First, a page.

Global push to halve snakebite deaths: MSF calls on Canberra to pitch in
MSF welcomes release of WHO strategy but warns it will require urgent attention from governments and donors to implement, including the government of Australia
- Worldwide, 5.4 million people are bitten by snakes each year;
- Snakebite is often curable, but most people in the world can’t access effective treatment;
- Some companies have stopped producing antivenoms for Africa because profit margins are too low;
- MSF admitted more than 3,000 patients to its clinics for snakebite in 2017, predominantly in sub-Saharan Africa and the Middle East.
WHO Strategy on Snakebite Envenoming
We welcome the release today of the long-anticipated World Health Organization (WHO) strategy on the prevention and control of snakebite envenoming, with the ambitious target of a 50 percent reduction in the number of snakebite deaths and cases of disability by 2030.
“We are cautiously optimistic that the WHO’s snakebite strategy could be a turning point in tackling this disease. Governments, donors and other stakeholders must not squander this opportunity, but instead provide concrete political and financial support to ensure its success.”
Governments and funding organisations must step up now and respond to snakebite with the urgency and attention this neglected public health crisis demands. Antivenoms must become available and free-of-charge to people affected by snakebite, for whom access is a matter of life or death. We’ve already begun speaking with the Australian Department of Health and Department of Foreign Affairs to urge the government to join the global fight against snakebite.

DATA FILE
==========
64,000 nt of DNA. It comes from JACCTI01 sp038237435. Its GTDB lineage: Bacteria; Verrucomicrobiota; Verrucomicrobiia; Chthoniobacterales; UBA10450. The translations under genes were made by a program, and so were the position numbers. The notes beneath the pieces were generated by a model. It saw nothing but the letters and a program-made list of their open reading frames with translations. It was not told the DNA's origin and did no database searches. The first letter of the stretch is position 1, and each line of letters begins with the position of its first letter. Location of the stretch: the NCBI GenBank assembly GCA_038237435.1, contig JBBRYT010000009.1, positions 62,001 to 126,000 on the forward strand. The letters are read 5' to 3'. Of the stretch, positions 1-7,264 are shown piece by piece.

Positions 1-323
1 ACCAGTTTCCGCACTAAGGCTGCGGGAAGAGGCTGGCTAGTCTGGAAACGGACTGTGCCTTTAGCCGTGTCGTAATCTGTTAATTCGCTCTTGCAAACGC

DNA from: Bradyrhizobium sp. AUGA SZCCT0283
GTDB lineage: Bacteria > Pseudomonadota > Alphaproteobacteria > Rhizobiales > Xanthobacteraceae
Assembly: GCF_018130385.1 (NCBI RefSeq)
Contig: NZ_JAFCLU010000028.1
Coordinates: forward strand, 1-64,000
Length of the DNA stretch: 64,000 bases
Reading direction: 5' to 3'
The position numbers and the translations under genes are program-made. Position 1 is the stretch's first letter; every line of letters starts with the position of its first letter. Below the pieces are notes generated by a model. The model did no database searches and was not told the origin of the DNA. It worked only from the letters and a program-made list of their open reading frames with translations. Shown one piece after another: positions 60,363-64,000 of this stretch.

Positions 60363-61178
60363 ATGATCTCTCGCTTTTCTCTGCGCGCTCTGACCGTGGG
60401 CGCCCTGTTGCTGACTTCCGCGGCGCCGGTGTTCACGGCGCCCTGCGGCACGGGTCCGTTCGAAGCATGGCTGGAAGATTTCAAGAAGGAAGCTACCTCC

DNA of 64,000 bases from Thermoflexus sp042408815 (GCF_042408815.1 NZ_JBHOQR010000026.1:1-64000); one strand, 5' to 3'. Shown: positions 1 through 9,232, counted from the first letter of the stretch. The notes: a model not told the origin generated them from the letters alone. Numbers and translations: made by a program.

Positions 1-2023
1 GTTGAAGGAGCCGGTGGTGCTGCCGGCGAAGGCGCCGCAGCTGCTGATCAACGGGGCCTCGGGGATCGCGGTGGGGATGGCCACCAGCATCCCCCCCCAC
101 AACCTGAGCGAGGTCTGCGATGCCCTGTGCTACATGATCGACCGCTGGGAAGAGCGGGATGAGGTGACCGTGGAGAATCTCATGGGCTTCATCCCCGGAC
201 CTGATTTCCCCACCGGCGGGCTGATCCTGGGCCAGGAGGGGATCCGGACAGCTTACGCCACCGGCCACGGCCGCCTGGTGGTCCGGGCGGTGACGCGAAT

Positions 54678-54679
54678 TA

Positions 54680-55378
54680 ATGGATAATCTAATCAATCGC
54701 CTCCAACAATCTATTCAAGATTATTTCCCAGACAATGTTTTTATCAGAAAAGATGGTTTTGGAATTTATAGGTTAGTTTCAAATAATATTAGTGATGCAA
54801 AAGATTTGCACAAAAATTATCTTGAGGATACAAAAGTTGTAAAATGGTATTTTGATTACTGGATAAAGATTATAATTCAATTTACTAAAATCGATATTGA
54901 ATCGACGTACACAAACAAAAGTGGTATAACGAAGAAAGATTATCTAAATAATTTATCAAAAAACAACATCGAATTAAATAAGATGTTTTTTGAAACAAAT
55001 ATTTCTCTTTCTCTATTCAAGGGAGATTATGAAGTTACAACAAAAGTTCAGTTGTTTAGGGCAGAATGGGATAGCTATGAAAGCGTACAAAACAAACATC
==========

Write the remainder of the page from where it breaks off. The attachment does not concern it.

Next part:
Every year, an estimated 2.7 million people are ‘envenomed’ by snakebites i.e. injected with toxins. This results in death for more than 100,000 people and life-long disfigurement and disability for 400,000 more. The rural poor are most affected. The majority of snakebite patients treated by us were in Central African Republic, South Sudan, Ethiopia and Yemen. We also treated significant numbers of people in Tanzania, Kenya, Cameroon, Sudan and Sierra Leone.
Attempts to tackle the crisis over the last three decades have failed, and to date, the domestic and international funds currently allocated by governments and donors have been grossly insufficient.
Lack of access to effective snakebite treatment
Although snakebite is curable, few victims can access effective treatment. Antivenom is expensive, often unavailable, and referral or ambulance services and trained health workers are lacking in areas most affected. People are often lured into purchasing unproven traditional therapies or cheaper antivenom products of questionable quality, contributing to the high rate of death and disability.
The supply of antivenom to the countries that need it most has also been put at risk by the recent decision of several pharmaceutical corporations to stop the production of antivenoms intended for use in Africa because the products weren’t sufficiently lucrative. To ensure access to affordable, quality-assured antivenoms, the effectiveness of existing products must be urgently assessed, and additional funds must be pledged to develop an international mechanism to subsidise and guarantee a stable supply of antivenoms.
We hope to see the Australian government announce a significant contribution to the WHO plan, and make a real difference to the lives of patients struggling with the impact of snakebite. “Many more lives could be saved if all snakebite victims had access to timely and appropriate care, including antivenoms,” Potet concluded.